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Harlan Ellisons Watching BARGAIN


by Harlan Ellison.

Collected herein are roughly twenty-five years worth of film essays from Ellison, renowned author of a dazzling variety of stories, scripts, and articles (as well as the noted futurist featured in recent Chevrolet commercials). The majority of the pieces are drawn from the last few years issues of The Magazine of Fantasy and Science Fiction, but earlier compositions from such diverse publications as Cinema, The Los Angeles Free Press, The Staff, and Starlog are included as well. Ellison is a man of strong opinions, and part of his magnetism lies in his refusal to dilute his declarations to mollify readers. Those unfamiliar with Ellisons style may be taken aback by the unfiltered fallout of his rants and raves. The following unmitigated burst regards a convention at which the author spoke: ...In the neighborhood of ten thousand people attended this combined Star Trek/space science/rV addict media melange: a hyperventilated whacko-freako-devo two-day blast that served as cheap thrill fix for a tidal wave of incipient jelly-brains who would rather sit in front of the tube having their mind turned to puree-of-bat-guano than ... deal with the Real World in any lovely way. Ignore for the moment that the preceding seems to have little to do with cinema per se (Ellisons digressions are many and lengthy, but they logically and invariably wind their way back to the core subject matter); disregard the fact that the author seems to be attacking some of his own fans; focus instead on Ellisons raw assertions, and youll get an idea of what this book holds in store. Not one to limit his vendetta to passive audiences, Ellison takes no prisoners when dealing with the films creators: Throughout this collection, he points out the endless ego wars and unceasing one-upmanship that transpire behind Hollywood studio doors. Many fascinating anecdotes, some anonymous, some replete with casually-dropped celebrity names, can be found here. This volume can be taken as a collection of views to be read linearly or as a reference work to be pulled from the shelf for occasional perusals. Either way, its an entertaining and infonnative piece of work that amply displays Ellisons talents. If the English language is an instrument, Ellison is a virtuoso player. -- From Independent Publisher.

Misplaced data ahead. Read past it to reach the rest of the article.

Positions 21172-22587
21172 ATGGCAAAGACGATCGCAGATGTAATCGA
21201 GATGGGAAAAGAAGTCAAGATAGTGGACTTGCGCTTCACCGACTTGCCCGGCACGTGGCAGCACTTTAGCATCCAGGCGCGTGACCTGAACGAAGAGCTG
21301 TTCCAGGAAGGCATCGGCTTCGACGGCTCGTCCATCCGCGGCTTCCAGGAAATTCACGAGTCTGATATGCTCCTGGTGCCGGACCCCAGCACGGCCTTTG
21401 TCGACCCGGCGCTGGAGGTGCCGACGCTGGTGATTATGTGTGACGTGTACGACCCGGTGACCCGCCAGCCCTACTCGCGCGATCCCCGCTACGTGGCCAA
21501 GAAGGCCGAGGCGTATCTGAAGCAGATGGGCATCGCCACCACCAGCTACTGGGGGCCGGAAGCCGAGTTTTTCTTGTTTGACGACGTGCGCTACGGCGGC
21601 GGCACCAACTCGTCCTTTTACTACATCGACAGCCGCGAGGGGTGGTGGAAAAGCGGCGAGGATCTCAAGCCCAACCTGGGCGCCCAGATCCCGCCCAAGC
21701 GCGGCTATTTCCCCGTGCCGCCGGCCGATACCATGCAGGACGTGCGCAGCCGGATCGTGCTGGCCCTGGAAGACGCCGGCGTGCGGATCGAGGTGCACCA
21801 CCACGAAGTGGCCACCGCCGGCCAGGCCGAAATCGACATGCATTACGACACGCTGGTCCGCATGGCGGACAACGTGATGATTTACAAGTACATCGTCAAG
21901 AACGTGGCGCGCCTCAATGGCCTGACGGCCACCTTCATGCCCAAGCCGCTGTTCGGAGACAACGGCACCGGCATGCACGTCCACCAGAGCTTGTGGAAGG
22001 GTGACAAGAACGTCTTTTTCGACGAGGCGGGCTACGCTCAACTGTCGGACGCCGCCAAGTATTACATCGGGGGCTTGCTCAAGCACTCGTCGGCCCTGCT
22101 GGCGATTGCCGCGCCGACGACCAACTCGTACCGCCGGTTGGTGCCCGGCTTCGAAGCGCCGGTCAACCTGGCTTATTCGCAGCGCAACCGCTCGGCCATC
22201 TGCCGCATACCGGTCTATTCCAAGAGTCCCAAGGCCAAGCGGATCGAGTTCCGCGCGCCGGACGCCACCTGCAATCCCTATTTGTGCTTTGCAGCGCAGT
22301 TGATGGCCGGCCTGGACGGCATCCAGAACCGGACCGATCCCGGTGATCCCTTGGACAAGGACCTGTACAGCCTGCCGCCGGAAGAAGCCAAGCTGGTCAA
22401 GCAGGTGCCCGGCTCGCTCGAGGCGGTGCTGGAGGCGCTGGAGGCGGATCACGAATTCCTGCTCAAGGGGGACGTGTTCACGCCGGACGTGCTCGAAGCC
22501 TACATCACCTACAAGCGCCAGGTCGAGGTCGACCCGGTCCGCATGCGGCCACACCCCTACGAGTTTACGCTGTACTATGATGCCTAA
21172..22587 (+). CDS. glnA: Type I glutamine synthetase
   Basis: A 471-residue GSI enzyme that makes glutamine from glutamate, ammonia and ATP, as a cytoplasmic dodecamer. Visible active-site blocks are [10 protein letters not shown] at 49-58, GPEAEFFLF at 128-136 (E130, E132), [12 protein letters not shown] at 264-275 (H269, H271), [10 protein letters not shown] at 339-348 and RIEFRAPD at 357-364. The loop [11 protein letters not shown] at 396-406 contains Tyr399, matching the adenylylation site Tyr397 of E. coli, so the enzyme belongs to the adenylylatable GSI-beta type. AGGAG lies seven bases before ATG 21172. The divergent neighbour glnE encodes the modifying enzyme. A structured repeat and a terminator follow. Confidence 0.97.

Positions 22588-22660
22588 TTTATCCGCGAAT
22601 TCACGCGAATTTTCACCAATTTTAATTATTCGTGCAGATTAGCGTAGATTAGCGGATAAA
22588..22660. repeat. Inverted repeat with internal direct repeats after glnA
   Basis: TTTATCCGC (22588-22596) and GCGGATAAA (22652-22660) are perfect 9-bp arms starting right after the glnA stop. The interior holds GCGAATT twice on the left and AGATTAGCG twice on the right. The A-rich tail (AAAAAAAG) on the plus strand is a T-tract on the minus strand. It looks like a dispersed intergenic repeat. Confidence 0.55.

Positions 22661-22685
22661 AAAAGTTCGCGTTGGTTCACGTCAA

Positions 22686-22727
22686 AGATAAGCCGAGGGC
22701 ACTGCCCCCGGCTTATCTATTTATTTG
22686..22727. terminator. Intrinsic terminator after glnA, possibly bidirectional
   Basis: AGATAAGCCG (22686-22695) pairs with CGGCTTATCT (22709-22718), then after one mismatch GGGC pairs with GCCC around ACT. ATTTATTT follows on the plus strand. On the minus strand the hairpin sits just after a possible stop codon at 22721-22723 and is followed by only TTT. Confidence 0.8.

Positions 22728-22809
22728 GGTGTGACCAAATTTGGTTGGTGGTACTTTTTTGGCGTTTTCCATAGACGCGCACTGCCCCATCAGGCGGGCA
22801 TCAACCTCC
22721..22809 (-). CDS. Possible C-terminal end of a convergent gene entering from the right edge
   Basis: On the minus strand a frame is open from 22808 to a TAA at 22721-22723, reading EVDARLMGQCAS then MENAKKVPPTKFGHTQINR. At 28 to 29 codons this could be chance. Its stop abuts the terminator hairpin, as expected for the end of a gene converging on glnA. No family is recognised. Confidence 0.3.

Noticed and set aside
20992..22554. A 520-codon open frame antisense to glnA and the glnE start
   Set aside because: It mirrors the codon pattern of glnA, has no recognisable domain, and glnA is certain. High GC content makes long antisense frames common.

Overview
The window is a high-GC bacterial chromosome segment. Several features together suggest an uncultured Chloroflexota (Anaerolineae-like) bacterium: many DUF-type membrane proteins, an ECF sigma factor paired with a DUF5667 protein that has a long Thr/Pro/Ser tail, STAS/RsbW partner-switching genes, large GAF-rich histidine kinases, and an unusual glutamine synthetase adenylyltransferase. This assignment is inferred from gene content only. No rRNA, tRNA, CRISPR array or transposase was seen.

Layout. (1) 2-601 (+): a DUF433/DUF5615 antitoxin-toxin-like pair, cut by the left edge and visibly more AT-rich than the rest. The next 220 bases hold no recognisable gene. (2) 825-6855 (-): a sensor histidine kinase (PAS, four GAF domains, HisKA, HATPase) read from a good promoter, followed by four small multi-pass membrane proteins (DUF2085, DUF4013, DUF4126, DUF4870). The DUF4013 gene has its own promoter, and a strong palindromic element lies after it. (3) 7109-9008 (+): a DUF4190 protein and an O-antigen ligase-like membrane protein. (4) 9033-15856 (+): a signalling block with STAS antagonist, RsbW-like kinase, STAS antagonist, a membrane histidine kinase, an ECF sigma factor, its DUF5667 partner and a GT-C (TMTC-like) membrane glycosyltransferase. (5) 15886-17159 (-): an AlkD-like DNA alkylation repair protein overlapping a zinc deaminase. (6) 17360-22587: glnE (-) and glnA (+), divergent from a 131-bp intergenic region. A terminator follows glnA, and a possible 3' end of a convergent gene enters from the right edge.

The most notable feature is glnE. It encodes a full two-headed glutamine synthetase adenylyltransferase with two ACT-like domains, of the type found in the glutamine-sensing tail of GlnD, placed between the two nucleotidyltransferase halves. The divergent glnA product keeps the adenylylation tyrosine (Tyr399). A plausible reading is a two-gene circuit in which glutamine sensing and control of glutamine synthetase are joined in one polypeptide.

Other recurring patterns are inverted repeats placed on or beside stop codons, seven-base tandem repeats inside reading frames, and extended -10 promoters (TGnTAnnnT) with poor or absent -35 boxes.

This is an enjoyable, irascible collection, (surprisingly) fully indexed, and a welcome companion to Ellisons 1970 collected TV musings, The Glass Teat. - Library Journal.

OVERVIEW: Most overviews of film are written from some high, sunlit mountaintop. In this first collection of Harlan Ellisons cinema criticism (with expanded, never-before-collected articles as well as an essay written especially for this volume) come from the darkened interiors of a thousand movie houses where this most peculiar of all Observers of the Passing Scene has spent much of his life. The view is guaranteed to make you grind your teeth in anger, nod your head in blessed agreement, and open your eyes in a manner of judging films that is definitely not plebeian. Harlan Ellisons love affair with movies is obvious. As an essayist, he has no equal; as a film critic he has no friends. Take care.


1992 Underwood-Miller trade paperback, unread in Very Good.

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